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E.

u.s.

Technological, Economic, and SocialDevelopment for the 21st Century

247

making industry less dependent on growing things, and more dependenton min- erals and on capital goods. As historian Edward C. Kirkland (1969) has put it: "The age since 1860 may have been the 'age of coal and iron' or the 'age of

petroleum' or the 'age of electricity.' It was unquestionably the 'age of the ma- chine' " (p. 300). Air-driven power drills and steam shovels were introduced in

the coal mine, and suspendedrotary drills in the oil fields. The BessemerProcess reduced the cost of steelso that its widespread usebecame practical, and later the open hearth process made it possible to use lower-grade ores.

While steel can be used to make both capital (producer) and consumergoods early in industrialization, much of it is typically used for capital goods, and the capacity to make steelreflects a rise in capital goods. Hence the amount of steel produced is often used as a gross measuresof the potential of the capital goods sector. From 1860 to 1910 raw steel production had grown to 28 million tons (U.S. Bureau of the Census, 1975, Series P265).

The production of other capital goods also grew rapidly. The value of output of industrial machinery and equipment increased from $99 million in 1879 to $512 million in 1910 (Ibid., Series,P353). In general, manufacturing production multiplied twelve times from 1860 to 1914 (Ibid., Series, PI7), and output per man hour in manufacturing doubled from 1869 to 1914 (Ibid., Series, 0685).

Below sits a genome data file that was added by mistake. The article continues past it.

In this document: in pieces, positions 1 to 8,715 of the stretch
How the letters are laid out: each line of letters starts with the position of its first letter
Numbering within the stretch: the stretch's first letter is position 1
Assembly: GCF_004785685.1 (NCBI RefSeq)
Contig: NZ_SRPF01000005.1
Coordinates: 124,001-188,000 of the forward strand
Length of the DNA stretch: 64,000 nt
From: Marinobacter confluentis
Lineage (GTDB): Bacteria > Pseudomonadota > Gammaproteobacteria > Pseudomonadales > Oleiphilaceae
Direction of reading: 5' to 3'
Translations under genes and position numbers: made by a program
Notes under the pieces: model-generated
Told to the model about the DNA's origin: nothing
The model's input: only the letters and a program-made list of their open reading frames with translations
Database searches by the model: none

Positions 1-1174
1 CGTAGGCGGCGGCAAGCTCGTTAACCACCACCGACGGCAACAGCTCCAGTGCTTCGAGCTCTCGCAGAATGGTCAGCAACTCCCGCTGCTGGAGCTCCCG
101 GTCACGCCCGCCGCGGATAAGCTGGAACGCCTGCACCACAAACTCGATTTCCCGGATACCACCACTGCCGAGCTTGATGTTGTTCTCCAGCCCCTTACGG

Another measure of industrial growth in the "age of the machine" was the increase in the amount of capital invested in U.S. manufacturing facilities. From 1850 to 1880 it grew from $533 million to almost $3 billion (Grant, 1973, p. 64). It reached $8 billion in 1900, then climbed sharply to nearly $40 billion in 1914

(Scheiber, 1976, p. 221). The importance of capital accumulation is emphasized in studies that rel.atethe

acceleration of industrialization to the increase in capital/output ratio. Between 1850 and 1900, it grew from approximately 1.6:1 to 2.9:1; in the same period, capital per worker grew from about $2,100 to $5,000 or more (Slichter, 1961,p.

59).

Transportationof Goods

TheNeed

A developedeconom requiresexpeditiouslarge-scalemovemenof rawma- terials, parts developedat different locations,and finishedproducts.Material andproductsin transit,like inventory,addto costs--notto production.All other thingsbeingequal,the slowerandlessreliablethe transportationt,helessdevel- oped a country.

Historical Illustration

Initiation of industrializationwasassociate withthedevelopmenof canalsas an importantmeansof transportation.Exceptduring the winter freeze,canals

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